Don't forget the garden

Developer sales tricks can also be found in the garden. The show home's garden will be landscaped - but will yours?

There may not be fences around the show home garden - creating a sense of infinity. Your garden will be fenced off. Check the plot size on the plans. Which direction does your garden face in? Will it be overshadowed by neighbouring properties?

Is there a warranty?

Most, but not all, new homes are sold with a warranty that lasts 10-15 years.

Ask the developer if they include a warranty. You don't want to an expensive repair bill if a problem occurs after you move in.

The property may be faultless, but the absence of a warranty means that when you decide to sell, your home will be worth less than it would otherwise be worth with a warranty.

Think about your finances

Getting a Decision in Principle (DIP) from your lender is a sensible idea. It doesn't cost anything and it confirms that the lender is willing to lend to you in principle. However, DIPs and mortgage offers are usually time-limited to 90 days.

If your circumstances change significantly, your mortgage offer could be withdrawn. It is advisable not to make any significant life changes to your life during this period, such as:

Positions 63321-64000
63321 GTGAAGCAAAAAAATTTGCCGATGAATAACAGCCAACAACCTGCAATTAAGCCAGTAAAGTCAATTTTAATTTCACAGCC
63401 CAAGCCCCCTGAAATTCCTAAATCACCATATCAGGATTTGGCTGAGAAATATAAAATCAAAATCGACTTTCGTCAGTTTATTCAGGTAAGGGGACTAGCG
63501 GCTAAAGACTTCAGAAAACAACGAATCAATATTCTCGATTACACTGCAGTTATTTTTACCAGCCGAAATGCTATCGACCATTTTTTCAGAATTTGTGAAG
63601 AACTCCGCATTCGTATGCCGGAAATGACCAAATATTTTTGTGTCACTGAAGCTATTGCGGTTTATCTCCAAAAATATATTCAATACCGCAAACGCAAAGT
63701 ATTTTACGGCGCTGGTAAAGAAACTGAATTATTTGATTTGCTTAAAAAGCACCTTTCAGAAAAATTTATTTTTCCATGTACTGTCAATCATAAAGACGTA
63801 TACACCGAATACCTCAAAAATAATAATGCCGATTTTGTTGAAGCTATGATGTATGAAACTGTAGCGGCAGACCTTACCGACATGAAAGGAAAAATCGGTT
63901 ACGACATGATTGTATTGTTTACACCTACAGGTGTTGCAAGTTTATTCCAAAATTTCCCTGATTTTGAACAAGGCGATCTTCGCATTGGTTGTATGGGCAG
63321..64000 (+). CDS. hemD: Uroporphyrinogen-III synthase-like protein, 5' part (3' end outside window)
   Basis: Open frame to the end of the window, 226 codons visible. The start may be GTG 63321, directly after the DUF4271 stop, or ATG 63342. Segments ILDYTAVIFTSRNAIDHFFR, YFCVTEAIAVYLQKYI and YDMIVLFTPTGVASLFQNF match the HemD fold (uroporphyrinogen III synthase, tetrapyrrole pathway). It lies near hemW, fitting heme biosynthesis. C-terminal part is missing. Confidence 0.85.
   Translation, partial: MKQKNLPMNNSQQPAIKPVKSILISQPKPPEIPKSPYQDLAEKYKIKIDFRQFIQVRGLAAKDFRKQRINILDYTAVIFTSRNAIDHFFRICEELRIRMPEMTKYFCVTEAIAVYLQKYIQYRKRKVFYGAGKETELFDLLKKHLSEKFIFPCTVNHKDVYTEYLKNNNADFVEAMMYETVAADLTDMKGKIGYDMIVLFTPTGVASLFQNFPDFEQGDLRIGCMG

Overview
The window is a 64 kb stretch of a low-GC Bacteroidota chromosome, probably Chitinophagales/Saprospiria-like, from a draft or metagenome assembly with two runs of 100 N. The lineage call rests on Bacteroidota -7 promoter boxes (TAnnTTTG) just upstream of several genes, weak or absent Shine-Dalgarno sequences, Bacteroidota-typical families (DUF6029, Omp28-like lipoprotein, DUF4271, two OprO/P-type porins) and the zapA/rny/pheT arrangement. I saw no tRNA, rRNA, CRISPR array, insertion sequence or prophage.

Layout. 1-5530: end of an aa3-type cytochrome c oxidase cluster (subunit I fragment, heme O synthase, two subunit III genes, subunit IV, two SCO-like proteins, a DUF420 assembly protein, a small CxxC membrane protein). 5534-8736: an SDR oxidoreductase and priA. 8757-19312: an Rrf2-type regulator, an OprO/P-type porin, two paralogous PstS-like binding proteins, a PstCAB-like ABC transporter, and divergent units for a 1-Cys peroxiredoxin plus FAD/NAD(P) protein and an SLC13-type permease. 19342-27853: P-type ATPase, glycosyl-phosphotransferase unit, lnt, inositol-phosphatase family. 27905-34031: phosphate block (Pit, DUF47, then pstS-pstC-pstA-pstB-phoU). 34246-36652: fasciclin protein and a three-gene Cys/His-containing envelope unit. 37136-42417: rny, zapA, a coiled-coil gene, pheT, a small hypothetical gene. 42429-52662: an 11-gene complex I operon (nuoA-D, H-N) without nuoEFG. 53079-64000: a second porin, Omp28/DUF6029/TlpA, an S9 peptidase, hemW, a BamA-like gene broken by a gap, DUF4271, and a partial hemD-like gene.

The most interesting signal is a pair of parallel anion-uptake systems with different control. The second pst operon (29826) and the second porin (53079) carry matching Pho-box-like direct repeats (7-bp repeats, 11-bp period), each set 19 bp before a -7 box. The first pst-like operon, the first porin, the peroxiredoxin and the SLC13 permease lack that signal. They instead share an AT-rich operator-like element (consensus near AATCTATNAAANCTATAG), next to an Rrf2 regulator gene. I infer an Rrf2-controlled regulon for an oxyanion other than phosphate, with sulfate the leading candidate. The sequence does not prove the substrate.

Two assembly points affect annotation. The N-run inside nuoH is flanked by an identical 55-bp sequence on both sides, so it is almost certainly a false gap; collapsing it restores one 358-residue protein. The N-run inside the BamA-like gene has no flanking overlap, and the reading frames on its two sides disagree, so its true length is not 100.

• Getting into further debt
  • Changing your job
  • Spending some of your deposit

When buying off-plan, the period between exchange and completion can be months or even years. You should make sure you are confident that you will still be able to obtain a mortgage at the point of completion.

If property values drop in the period drop between exchange and completion, you will still have to complete the purchase at the original agreed price and the lender might not be prepared to lend you as much.

Make sure you have a contingency cash buffer if you can.

When will you be able to move in?

Builders are notorious for missing deadlines. Delays can occur on even the most prestigious developments.

If the developer tells you the property will be ready in 8 weeks, ask how realistic that timescale is and whether anything could hold up completion.

Shorter timescales (e.g. a few weeks) will usually be more accurate, but last-minute delays could hold up your move. Make a contingency plan in case the completion date is delayed.

Ask how many more homes will be built after yours

Living in a new home on an unfinished building site means ongoing noise and disruption.

Ask how long the site will be active after you move in. If the answer is a problem, look for a plot that is away from the ongoing work.

Snagging lists

After you move in, the builder may have a 'snagging list' of outstanding jobs. Developers have a habit of not always completing these snags as they are often eager to move onto the next project. Make sure you keep the pressure on and insist that this list of jobs is completed.

See also:

What you need to know when buying off-plan

Your next step

If you are buying, selling, remortgaging or transferring equity in a home, we can help you find an expert conveyancing solicitor.

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Gaynor Haliday, Legal researcher

Author:
Gaynor Haliday, Legal researcher